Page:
Why is there a wall at this intersection in Chicago?
January 25, 2013 9:10 AM   Subscribe

At what should be the three-way intersection of Paulina St. and W. Rosehill Dr. in western Edgewater in Chicago, there is a cement wall (looking north, looking south) that prevents you from turning from one of these streets onto the other, turning Paulina into a dead end. Why?

(Paulina picks back up again at Bryn Mawr, where there is a normal T intersection.)

Slightly to the west on the same block, there is an alley that is also terminated in a similar way with a metal fence.

I haven't seen this anywhere else in Chicago and I'm curious when and why this street and alley were blocked off. I've always wondered if it had to do with preserving some kind of line of racial or class segregation. Or perhaps it was just a traffic-calming measure—but if so, there are many, many neighborhoods in Chicago where people complain about through traffic on residential streets, and I'm curious how this instance came to be treated so differently than others.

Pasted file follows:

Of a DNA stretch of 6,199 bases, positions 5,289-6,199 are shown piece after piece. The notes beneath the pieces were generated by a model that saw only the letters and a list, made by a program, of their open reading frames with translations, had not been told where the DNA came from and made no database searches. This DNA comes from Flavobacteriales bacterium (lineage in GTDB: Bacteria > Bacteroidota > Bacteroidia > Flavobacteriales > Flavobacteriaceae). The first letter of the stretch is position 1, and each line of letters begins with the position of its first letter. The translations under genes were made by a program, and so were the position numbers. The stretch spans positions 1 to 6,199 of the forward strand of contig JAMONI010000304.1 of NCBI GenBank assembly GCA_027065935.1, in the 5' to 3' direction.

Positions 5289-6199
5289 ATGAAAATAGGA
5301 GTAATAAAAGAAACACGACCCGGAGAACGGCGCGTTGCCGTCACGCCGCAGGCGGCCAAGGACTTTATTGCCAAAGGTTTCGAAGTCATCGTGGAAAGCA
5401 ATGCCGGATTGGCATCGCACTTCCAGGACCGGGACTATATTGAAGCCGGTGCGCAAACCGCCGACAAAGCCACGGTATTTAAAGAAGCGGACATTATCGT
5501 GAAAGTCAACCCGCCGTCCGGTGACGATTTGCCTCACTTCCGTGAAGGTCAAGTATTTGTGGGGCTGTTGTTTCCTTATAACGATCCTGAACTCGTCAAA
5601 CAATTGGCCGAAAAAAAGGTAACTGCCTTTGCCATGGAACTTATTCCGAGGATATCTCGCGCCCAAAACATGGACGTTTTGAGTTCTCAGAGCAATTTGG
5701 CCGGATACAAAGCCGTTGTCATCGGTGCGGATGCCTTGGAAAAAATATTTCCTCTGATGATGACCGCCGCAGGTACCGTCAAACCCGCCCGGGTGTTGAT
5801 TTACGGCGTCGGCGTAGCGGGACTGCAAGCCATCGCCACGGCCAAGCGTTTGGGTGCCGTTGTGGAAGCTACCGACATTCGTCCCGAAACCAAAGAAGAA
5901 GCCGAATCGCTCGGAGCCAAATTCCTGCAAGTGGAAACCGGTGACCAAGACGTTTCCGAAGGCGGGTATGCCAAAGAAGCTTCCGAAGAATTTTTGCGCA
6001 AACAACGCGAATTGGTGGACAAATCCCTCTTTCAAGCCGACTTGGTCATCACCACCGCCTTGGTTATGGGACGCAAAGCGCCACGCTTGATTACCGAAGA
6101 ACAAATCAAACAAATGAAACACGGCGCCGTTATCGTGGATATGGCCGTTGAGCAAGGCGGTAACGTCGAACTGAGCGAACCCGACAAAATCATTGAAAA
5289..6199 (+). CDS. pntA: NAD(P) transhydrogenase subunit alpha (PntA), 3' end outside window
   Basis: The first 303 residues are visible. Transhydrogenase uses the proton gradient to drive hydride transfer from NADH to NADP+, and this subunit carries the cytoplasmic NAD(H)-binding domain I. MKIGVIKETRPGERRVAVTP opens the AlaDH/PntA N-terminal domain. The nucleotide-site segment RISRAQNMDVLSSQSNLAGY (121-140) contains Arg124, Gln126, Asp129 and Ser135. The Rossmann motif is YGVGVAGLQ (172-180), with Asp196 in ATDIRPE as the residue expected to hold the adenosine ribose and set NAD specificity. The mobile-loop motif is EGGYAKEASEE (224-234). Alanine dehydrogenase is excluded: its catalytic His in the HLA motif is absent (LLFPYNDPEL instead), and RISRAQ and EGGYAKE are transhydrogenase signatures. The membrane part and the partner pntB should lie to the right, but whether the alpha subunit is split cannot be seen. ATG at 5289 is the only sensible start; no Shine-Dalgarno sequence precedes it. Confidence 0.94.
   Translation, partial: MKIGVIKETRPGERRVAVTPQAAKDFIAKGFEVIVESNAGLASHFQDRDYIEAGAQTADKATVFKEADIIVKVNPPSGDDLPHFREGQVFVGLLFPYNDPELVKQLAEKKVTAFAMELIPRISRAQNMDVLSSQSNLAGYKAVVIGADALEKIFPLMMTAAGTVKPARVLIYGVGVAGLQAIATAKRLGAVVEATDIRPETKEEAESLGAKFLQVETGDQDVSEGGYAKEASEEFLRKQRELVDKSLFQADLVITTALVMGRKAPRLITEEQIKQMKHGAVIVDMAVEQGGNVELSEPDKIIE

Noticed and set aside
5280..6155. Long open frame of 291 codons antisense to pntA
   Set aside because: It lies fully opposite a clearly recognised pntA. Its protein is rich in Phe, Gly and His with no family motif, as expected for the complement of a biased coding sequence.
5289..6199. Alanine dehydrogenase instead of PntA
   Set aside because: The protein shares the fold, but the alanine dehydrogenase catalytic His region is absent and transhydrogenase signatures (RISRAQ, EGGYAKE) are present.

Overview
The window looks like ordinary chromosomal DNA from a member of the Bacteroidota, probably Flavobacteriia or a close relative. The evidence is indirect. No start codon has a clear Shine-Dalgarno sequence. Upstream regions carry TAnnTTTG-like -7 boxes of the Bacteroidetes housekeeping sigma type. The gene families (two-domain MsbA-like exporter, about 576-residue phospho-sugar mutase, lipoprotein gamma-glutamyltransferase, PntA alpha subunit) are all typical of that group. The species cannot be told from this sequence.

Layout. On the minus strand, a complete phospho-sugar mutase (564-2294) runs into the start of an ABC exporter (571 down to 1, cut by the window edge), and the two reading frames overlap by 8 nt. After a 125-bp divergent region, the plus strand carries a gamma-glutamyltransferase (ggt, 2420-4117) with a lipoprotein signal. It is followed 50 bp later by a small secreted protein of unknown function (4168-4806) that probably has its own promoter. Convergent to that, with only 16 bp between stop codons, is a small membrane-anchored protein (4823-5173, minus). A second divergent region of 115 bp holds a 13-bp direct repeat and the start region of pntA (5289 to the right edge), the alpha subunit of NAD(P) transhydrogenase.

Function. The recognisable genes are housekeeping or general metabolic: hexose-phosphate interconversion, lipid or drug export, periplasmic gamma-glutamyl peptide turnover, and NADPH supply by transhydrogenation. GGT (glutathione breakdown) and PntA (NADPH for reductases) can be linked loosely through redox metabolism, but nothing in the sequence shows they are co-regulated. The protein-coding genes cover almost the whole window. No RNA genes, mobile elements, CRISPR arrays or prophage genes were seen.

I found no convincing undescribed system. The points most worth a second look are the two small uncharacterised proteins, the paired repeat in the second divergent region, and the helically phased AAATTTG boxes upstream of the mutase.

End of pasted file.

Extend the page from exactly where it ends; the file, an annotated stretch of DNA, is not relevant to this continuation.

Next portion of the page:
(Inspired by the discussion in this thread about streets designed to make it difficult to drive between very proximate places—common in the suburbs, but not in the city.)
posted by enn to Law & Government (16 answers total) 3 users marked this as a favorite
I'd imagine it has something to do with controlling traffic flow to/from Rosehill Cemetery, especially large funeral processions.
posted by like_a_friend at 9:15 AM on January 25, 2013 [1 favorite]

there are many, many neighborhoods in Chicago where people complain about through traffic on residential streets

There are also many, many streets that have barriers up like this. There's one near where I used to live in Irving Park, there's one near where I live now in Little Village. They are, near as I can tell, for traffic thwartage.

They're more common than you think.
posted by phunniemee at 9:16 AM on January 25, 2013 [1 favorite]

I live in Andersonville, there's a lot of that to prevent people from cutting through the more "residential" streets: off the top of my head, there's a similar concrete block where farragut meets ravenswood west of the train tracks.

If I had to take a wild-ass guess, back when Emanuel (and before that Blago) was our congressman, he lived a couple blocks west of Ravenswood in Edgwater/Bomanville, I'd imagine they were both pretty good at getting things muscled through city government.
posted by Oktober at 9:16 AM on January 25, 2013 [1 favorite]

I live on a street that was blocked off from a major thoroughfare like this, but there was room to build a cul-de-sac to terminate the smaller street.

My hunch is that the wall helps show that the street terminates when it's dark (or there's snowfall on the ground) and you can't see that the road ends. Otherwise drivers and snowplows would just barrel through the pavement and wreck the new parkway on the other side.